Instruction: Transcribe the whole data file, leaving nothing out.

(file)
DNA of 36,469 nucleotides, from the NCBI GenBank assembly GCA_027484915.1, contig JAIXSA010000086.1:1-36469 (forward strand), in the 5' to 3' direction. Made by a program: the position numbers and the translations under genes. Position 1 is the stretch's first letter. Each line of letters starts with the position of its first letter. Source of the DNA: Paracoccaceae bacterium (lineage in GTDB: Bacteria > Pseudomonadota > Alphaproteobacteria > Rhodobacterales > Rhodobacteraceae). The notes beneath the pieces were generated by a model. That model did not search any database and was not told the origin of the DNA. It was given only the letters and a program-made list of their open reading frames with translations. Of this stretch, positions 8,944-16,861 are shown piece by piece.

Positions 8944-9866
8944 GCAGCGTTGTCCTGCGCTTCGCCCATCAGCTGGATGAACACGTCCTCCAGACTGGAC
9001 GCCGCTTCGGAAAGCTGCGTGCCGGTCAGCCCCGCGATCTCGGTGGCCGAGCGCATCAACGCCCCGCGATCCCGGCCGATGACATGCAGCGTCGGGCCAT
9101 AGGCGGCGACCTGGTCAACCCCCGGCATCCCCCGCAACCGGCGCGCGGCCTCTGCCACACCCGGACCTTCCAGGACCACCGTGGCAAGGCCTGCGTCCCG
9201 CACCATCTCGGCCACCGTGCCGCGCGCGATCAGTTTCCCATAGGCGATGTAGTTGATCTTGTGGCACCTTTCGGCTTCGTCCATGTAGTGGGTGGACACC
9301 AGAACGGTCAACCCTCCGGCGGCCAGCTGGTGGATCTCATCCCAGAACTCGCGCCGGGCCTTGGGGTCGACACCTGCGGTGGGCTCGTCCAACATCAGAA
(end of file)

DNA of 36,469 nucleotides, from the NCBI GenBank assembly GCA_027484915.1, contig JAIXSA010000086.1:1-36469 (forward strand), in the 5' to 3' direction. Made by a program: the position numbers and the translations under genes. Position 1 is the stretch's first letter. Each line of letters starts with the position of its first letter. Source of the DNA: Paracoccaceae bacterium (lineage in GTDB: Bacteria > Pseudomonadota > Alphaproteobacteria > Rhodobacterales > Rhodobacteraceae). The notes beneath the pieces were generated by a model. That model did not search any database and was not told the origin of the DNA. It was given only the letters and a program-made list of their open reading frames with translations. Of this stretch, positions 8,944-16,861 are shown piece by piece.

Positions 8944-9866
8944 GCAGCGTTGTCCTGCGCTTCGCCCATCAGCTGGATGAACACGTCCTCCAGACTGGAC
9001 GCCGCTTCGGAAAGCTGCGTGCCGGTCAGCCCCGCGATCTCGGTGGCCGAGCGCATCAACGCCCCGCGATCCCGGCCGATGACATGCAGCGTCGGGCCAT
9101 AGGCGGCGACCTGGTCAACCCCCGGCATCCCCCGCAACCGGCGCGCGGCCTCTGCCACACCCGGACCTTCCAGGACCACCGTGGCAAGGCCTGCGTCCCG
9201 CACCATCTCGGCCACCGTGCCGCGCGCGATCAGTTTCCCATAGGCGATGTAGTTGATCTTGTGGCACCTTTCGGCTTCGTCCATGTAGTGGGTGGACACC
9301 AGAACGGTCAACCCTCCGGCGGCCAGCTGGTGGATCTCATCCCAGAACTCGCGCCGGGCCTTGGGGTCGACACCTGCGGTGGGCTCGTCCAACATCAGAA